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originally posted by: Identified
a reply to: Boadicea
It's possible there are loopholes but a union or business contract doesn't trump a Law and shouldn't be allowed to be used as an excuse as this 50-a is abusing.
so i dont think were done with these by a long shot
NY police commissioner says he's 'extremely proud' of department as videos surface showing officers using excessive force and plowing cars into protesters
so as the riots continue expect factions to start to form to protect their ethic businesses and enclaves and unless control can be achieved expect it to continue , there is already footage of Italian Americans defending their stores with shotguns and ar-15s
Korean Americans See also: History of Korean Americans in Los Angeles Many Korean Americans in Los Angeles refer to the event as Sa-I-Gu, meaning "four-two-nine" in the Korean language (4.29), in reference to April 29, 1992, which was the day the riots started. Over 2,300 mom-and-pop shops run by Korean business owners were damaged through ransacking and looting during the riots, sustaining close to $400 million in damages. During the riots, Korean Americans received very little aid or protection from police authorities, due to their low social status and language barriers. Many Koreans rushed to Koreatown after Korean-language radio stations called for volunteers to guard against rioters. Many were armed, with a variety of improvised weapons, handguns, shotguns, and semi-automatic rifles. David Joo, a manager of the gun store, said, "I want to make it clear that we didn't open fire first. At that time, four police cars were there. Somebody started to shoot at us. The LAPD ran away in half a second. I never saw such a fast escape. I was pretty disappointed." Carl Rhyu, also a participant in the Koreans' armed response, said, "If it was your own business and your own property, would you be willing to trust it to someone else? We are glad the National Guard is here. They're good backup. But when our shops were burning we called the police every five minutes; no response." At a shopping center several miles north of Koreatown, Jay Rhee, who said he and others fired five hundred shots into the ground and air, said, "We have lost our faith in the police. Where were you when we needed you?" Koreatown was isolated from South Central Los Angeles, yet despite this, it was the most severely damaged in the riots. Television coverage of two Korean merchants firing pistols repeatedly at roving looters was widely seen and controversial. The New York Times said: "that the image seemed to speak of race war, and of vigilantes taking the law into their own hands." The merchants were reacting to the shooting of Mr. Park's wife and her sister by looters who had converged on the shopping center where the shops were located. The riots have been considered a major turning point in the development of a distinct Korean American identity and community. Korean Americans responded in various ways, including the development of new ethnic agendas and organization and increased political activism. Preparations One of the largest armed camps in Los Angeles's Koreatown was at the California Market. On the first night after the officers' verdicts were returned, Richard Rhee, the market owner, set up camp in the parking lot with about 20 armed employees. One year after the riots, fewer than one in four damaged or destroyed businesses had reopened, according to the survey conducted by the Korean-American Inter-Agency Council. According to a Los Angeles Times survey conducted eleven months after the riots, almost 40 percent of Korean Americans said they were thinking of leaving Los Angeles. Before a verdict was issued in the new 1993 Rodney King federal civil rights trial against the four officers, Korean shop owners prepared for the worst. Gun sales went up, many to persons of Korean descent, some merchants at flea markets removed merchandise from shelves, and they fortified storefronts with extra Plexiglas and bars. Throughout the region, merchants readied to defend themselves. College student Elizabeth Hwang spoke of the attacks on her parents' convenience store in 1992. She said at the time of the 1993 trial, they had been armed with a Glock 17 pistol, a Beretta, and a shotgun, and they planned to barricade themselves in their store to fight off looters. Some Koreans formed armed militia groups following the 1992 riots. Speaking just prior to the 1993 verdict, Yong Kim, leader of the Korea Young Adult Team of Los Angeles, which purchased five AK-47s, said "We made a mistake last year. This time we won't. I don't know why Koreans are always a special target for African-Americans, but if they are going to attack our community, then we are going to pay them back."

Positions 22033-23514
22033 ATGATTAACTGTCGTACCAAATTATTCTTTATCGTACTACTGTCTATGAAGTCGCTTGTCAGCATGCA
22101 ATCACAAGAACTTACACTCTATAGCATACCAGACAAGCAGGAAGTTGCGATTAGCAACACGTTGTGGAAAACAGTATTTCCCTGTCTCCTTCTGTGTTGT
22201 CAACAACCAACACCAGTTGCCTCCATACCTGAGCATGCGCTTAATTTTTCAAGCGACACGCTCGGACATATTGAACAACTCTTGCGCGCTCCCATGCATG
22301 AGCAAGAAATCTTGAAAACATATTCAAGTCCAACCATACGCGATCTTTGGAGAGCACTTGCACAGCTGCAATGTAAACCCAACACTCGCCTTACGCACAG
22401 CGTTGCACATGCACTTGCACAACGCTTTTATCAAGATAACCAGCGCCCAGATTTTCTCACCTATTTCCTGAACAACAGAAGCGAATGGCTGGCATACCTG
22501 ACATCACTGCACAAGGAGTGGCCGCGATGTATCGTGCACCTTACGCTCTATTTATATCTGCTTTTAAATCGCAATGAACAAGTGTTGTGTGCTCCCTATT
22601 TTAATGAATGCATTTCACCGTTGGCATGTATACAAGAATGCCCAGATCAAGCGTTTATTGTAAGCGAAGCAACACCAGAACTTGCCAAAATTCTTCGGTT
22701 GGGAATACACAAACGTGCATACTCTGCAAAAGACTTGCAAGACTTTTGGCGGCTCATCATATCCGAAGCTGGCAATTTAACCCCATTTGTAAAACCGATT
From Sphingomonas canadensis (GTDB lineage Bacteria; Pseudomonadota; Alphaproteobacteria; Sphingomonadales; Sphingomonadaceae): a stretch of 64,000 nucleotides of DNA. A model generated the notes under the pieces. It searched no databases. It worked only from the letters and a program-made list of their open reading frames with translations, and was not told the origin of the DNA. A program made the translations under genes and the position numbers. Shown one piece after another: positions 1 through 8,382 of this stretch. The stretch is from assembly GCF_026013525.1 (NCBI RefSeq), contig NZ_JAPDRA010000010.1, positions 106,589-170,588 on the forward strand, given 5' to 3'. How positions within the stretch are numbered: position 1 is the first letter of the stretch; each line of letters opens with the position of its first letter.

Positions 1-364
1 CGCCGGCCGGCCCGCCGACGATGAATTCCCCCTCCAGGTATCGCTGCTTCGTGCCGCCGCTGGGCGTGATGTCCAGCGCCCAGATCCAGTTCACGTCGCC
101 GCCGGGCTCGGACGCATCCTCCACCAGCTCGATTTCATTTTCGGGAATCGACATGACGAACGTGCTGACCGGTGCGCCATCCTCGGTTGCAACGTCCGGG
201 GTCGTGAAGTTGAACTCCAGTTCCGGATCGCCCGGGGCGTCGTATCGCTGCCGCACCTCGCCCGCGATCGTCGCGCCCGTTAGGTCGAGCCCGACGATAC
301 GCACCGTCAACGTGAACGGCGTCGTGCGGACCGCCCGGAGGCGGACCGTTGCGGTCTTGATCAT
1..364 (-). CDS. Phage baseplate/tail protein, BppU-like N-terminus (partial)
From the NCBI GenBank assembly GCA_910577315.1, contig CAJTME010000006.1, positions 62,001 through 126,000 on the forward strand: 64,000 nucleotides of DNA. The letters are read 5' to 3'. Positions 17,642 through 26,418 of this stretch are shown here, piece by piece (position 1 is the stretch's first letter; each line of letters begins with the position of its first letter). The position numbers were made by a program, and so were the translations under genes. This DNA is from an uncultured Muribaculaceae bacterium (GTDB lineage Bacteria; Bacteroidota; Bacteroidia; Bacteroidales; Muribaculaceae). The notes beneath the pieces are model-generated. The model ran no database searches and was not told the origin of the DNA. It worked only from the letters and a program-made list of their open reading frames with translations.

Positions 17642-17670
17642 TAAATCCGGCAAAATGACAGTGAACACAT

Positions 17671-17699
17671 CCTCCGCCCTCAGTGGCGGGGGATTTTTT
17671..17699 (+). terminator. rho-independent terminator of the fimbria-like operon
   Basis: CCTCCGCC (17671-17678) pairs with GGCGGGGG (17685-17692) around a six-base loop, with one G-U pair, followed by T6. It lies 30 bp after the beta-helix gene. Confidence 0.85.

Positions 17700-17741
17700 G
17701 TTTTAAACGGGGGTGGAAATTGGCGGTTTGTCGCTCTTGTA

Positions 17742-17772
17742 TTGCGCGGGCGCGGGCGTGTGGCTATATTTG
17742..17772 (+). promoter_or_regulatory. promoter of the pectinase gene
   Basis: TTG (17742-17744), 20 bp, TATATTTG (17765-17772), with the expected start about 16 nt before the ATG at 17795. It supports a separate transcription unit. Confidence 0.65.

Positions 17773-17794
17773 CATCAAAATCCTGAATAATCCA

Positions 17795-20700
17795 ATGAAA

originally posted by: RalagaNarHallas
twitter.com... think NYPD is done screwing around this is from times square